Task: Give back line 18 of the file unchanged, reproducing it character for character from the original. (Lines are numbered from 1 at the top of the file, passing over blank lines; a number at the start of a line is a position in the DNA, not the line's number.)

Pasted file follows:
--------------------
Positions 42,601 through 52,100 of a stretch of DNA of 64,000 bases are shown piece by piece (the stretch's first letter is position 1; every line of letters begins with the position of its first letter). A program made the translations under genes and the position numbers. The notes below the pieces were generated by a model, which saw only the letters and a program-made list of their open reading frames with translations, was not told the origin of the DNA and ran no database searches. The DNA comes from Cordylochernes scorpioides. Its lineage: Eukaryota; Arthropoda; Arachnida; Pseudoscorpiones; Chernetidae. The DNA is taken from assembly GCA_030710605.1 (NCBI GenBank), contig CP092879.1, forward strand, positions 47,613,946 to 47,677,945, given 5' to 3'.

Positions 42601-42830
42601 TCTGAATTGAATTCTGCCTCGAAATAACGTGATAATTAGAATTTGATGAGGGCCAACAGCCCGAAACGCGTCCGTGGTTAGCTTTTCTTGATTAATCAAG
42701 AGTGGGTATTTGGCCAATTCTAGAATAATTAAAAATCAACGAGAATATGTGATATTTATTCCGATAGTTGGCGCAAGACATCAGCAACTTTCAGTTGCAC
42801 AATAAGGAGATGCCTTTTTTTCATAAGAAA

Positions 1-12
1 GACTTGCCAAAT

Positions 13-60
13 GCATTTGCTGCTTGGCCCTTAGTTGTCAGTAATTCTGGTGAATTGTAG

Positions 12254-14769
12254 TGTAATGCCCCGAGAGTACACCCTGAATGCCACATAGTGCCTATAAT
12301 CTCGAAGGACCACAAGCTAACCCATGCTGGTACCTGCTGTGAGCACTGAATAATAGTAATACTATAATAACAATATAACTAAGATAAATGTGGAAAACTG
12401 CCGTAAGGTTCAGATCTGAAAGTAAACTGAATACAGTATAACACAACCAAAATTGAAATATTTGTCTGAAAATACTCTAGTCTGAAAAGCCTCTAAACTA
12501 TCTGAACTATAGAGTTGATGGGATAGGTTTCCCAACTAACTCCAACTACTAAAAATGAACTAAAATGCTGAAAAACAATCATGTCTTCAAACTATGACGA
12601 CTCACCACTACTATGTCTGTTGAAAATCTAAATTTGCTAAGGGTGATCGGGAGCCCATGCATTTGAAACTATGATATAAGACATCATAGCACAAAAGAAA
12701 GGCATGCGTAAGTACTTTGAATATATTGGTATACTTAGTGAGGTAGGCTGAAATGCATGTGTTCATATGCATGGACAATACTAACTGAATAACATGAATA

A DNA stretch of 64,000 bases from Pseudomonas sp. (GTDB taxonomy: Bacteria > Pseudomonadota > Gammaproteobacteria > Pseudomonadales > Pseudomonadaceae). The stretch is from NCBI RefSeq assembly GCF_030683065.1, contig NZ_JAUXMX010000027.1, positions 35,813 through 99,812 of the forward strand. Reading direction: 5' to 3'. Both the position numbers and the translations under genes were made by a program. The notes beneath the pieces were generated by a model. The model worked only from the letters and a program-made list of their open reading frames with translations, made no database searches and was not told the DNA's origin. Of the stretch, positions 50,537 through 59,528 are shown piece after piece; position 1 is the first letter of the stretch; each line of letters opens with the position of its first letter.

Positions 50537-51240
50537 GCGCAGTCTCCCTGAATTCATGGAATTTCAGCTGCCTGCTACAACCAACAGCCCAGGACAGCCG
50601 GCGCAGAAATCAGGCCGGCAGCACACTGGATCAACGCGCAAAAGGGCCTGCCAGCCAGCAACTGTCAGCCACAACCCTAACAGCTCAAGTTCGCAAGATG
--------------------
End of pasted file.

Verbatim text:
Positions 50537-51240